The Eclipse File System (EFS) is an abstract file system API. It is used in the Eclipse platform to abstract away implementation details about what file system is used to store data in the workspace. This page is a repository of information for plug-in developers who are writing their own EFS implementations.
Are you working on an EFS implementation that you would like the community to know about? If so, add it to the list below. If possible, include CVS connection and contact information. You may find others in the community who are working on an implementation for the same kind of file system and may be able to pool resources.
Local file system
Plug-in id: org.eclipse.core.filesystem CVS: dev.eclipse.org:/cvsroot/eclipse/org.eclipse.core.filesystem Bugs: Eclipse Platform Resources Contact: The platform-core-dev mailing list] Description: This EFS implementation is backed by the local fileystem through a combination of java.io API, and some optional native fragments. The implementation is product quality, and is available in Eclipse Platform 3.2 release or greater.
Plug-in id: org.eclipse.core.filesystem.ftp CVS: dev.eclipse.org:/cvsroot/eclipse/platform-core-home/plugins/org.eclipse.core.filesystem.ftp Bugs: Eclipse Platform Resources Contact: The platform-core-dev mailing list] Description: This is a partial EFS implementation backed by the File Transfer Protocol (FTP). This implementation is not currently functional. You will need to create a KeyRing class with your FTP connection information. This plugin depends on the "team extras" FTP plug-in, found in the same repository at the path /platform-vcm-home/plugins/target/org.eclipse.ftp.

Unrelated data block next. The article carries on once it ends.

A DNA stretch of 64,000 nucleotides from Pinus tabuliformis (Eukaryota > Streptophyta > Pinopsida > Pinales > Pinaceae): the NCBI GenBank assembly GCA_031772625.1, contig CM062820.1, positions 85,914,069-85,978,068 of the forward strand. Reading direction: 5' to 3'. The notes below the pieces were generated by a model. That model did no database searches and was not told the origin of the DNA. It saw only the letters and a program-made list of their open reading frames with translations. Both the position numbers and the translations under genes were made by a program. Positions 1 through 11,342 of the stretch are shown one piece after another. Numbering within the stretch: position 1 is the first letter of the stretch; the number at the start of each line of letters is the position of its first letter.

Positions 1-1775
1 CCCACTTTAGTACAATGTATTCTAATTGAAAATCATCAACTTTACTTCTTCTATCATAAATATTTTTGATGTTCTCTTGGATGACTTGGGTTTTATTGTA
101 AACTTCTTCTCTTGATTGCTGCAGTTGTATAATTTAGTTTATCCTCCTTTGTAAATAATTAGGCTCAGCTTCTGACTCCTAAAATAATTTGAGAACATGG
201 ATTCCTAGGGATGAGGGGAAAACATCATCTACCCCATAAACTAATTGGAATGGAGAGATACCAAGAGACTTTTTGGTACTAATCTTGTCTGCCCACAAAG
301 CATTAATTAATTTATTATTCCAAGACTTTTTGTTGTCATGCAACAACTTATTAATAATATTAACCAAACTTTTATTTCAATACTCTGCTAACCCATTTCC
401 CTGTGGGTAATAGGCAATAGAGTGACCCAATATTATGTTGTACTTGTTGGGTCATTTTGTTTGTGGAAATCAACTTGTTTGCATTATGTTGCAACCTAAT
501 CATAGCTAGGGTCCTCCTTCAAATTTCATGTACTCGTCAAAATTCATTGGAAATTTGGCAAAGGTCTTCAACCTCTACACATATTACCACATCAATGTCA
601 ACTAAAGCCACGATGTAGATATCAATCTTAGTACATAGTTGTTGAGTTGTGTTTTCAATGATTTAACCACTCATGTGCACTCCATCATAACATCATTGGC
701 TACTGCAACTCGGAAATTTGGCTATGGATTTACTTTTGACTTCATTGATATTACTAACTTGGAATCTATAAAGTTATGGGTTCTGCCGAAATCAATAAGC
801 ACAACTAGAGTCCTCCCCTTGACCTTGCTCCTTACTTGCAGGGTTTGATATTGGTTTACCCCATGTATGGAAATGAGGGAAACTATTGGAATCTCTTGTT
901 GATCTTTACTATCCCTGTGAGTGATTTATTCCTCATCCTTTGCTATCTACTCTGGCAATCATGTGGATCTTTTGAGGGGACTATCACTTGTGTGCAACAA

UI Examples: Zip and Memory file systems
Plug-in id: org.eclipse.ui.examples.filesystem CVS: dev.eclipse.org:/cvsroot/org.eclipse/www/eclipse/platform-ui/plugins/org.eclipse.ui.examples.filesystem Bugs: Eclipse Platform Resources Contact: The platform-core-dev mailing list] Description: This plug-in contains two sample EFS implementations. The first is an EFS implementation that treats a single zip file as the backing file system. The second is an entirely in-memory file system that is useful in automated tests.